Over-the-top Nicolas Cage performances are often conversationally boiled down to a single moment of absurdist novelty. Entire movies are remembered solely as “the one where Nic Cage yells about the bees,” “the one where Nic Cage angrily recites the alphabet,” or “the one where Nic Cage stares at imaginary iguanas.” By that measurement, Mom and Dad will surely be remembered as “the one where Nic Cage destroys a pool table with a sledgehammer while singing ‘The Hokey Pokey.’” It’s that exact kind of delirious lunacy trash-hungry audiences pray for in every Nic Cage cheapie, a novelty he stubbornly withholds in most of his direct-to-VOD dreck. Admittedly, though, the “Hokey Pokey” scene in Mom and Dad is only a brief diversion (in a movie composed almost entirely of brief diversions). He doesn’t even sing the entirety of the novelty dance song before he runs out of energy, just barking out a few lines in a single angry burst. The absurdist novelty of that moment cannot be undervalued, though; it truly is a wonder to behold. It’s also just one minor detail in a much larger, nastier tapestry of unexplainable violent outbursts. Mom and Dad thankfully amounts to much more than merely being “the one where Nic Cage destroys a pool table with a sledgehammer while singing ‘The Hokey Pokey.’” It’s also a wickedly fun satire about modern families’ barely concealed hatred for their own, a chaotic portrait of selfishness & self-loathing in the modern suburban home.
Cage stars opposite Selma Blair as middle-aged parents struggling to find fulfillment within a traditionalist family unit. Light banter barely disguises parents’ & kids’ seething hatred for each other as they lie, cheat, steal, and insult their bonds into tatters. This tension transforms into externalized violence when an unexplained supernatural event compels all parents of children everywhere to murder their own offspring in an epidemic of blind rage. Some of the widespread fallout of this event is captured in flashes of news coverage and in sequences of blood-splattered mayhem as parents swarm like zombie hoards to pick up their kids from schools & hospital nurseries. Mostly, though, the violence is contained to the suburban housing development where Cage & Blair’s rabid parents live. They chase their children around their home with various domestic objects, hellbent on murdering the ungrateful little brats while still doling out weaponized barbs of parental advice & commands. Meanwhile, memories & daydreams yank the audience outside the chaos of the moment to consider how the self-loathing midlife crises that preceded this bloodbath aren’t actually all that different from the violence itself. These relationships were never healthy, even when they were covered up with a smile instead of the buzz of an electric-powered jigsaw. This is an inversion of the dark humor we’re used to seeing in pictures like Cooties & The Children, where the kids are the otherworldly creatures to be feared. Here, parents are made to fear themselves, especially in regard to their unexamined jealousies & resentments toward their own offspring, who still have their glory years ahead of them instead of bitterly fading in the rearview on the road to selfless familial sacrifice.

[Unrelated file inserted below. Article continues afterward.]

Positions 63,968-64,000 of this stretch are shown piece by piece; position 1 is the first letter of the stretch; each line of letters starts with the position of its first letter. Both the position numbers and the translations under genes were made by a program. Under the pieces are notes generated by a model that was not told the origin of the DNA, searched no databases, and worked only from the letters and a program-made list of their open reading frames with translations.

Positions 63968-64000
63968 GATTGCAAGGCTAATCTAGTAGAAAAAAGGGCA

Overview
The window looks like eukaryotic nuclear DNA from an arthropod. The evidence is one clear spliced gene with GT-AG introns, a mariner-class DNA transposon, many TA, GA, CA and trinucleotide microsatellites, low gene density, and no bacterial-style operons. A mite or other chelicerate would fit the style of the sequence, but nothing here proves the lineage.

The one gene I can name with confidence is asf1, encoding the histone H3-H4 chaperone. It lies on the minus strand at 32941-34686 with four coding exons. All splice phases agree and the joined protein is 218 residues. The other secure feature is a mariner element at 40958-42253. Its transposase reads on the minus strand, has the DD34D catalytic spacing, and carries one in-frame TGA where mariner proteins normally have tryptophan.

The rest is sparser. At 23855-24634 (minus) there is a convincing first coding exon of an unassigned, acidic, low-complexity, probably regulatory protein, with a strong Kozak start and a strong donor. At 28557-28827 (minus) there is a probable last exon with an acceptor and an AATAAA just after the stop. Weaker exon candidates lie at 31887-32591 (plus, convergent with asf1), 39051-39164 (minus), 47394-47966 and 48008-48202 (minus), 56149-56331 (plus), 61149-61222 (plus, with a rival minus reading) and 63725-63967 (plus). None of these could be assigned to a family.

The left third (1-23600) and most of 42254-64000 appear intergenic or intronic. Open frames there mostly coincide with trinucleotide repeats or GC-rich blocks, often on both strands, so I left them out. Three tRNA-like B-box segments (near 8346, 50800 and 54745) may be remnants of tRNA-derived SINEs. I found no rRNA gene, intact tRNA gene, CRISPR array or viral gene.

Judging by the general negative reaction to last year’s similarly cartoonish home invasion horror comedy The Babysitter, I suspect many audiences will be frustrated by the frantic tone & editing rhythms of Mom and Dad. This is, paradoxically, a hyperactive movie with zero narrative momentum. Individual moments may indulge in the sugary energy of a breakfast cereal commercial and the whole thing is scored with a barrage of playful pop music, but its commitment to tangential asides & abrasive flashbacks often keeps its story static. Fully enjoying Mom and Dad, then, requires a forgiving appreciation of its pitch-black comedic nastiness, a wicked sense of humor where every parent is an untrustworthy monster and no child, neither newborn nor middle-aged, is safe from the malicious creatures who spawned them. I do think the movie plays it a little safe when it comes to explicitly depicting that child-endangering violence onscreen, especially in comparison to the recent cheap-o monster movie Clown. What it lacks in shock value brutality, however, it makes up for in a gruesome tone & worldview. The movie hides behind tongue-in-cheek touches like a 70s exploitation-themed credits sequence & stylized dialogue like “My mom is a penis,” but just under its ironic camp surface rots a charred, bitterly angry heart, one with no respect for the almighty Family Values that mainstream America holds so dear. To be honest, it’s a dynamic I find much more honest & relatable than the Family Above Everything messaging offered in feel-good-films like Coco. Even if you’ve never had a family member chase you down the hallway with a meat-tenderizer, Mom and Dad’s violent, deep-seated resentment is sure to resonate with you on some level (especially if you’re a middle-aged parent with ungrateful teens at home).
Show up for Nic Cage destroying a pool table with a sledgehammer while singing “The Hokey Pokey;” stay for the pitch-black humor about “successful” adults who find their manicured, suburban lives with the right career & the right family bitterly unfulfilling. Nic Cage is literally barking mad in this picture and is destined to steal much of its spotlight, but Selma Blair & Crank director Brian Taylor match his energy admirably at every step. This is a deranged collaboration among that unholy trinity and no family bond, no matter how sacred, is safe in its satirical war path. Mom and Dad may occasionally stumble in terms of pacing or tone, but you have to respect this kind of gleefully taboo social anarchy, especially coming from a comedy.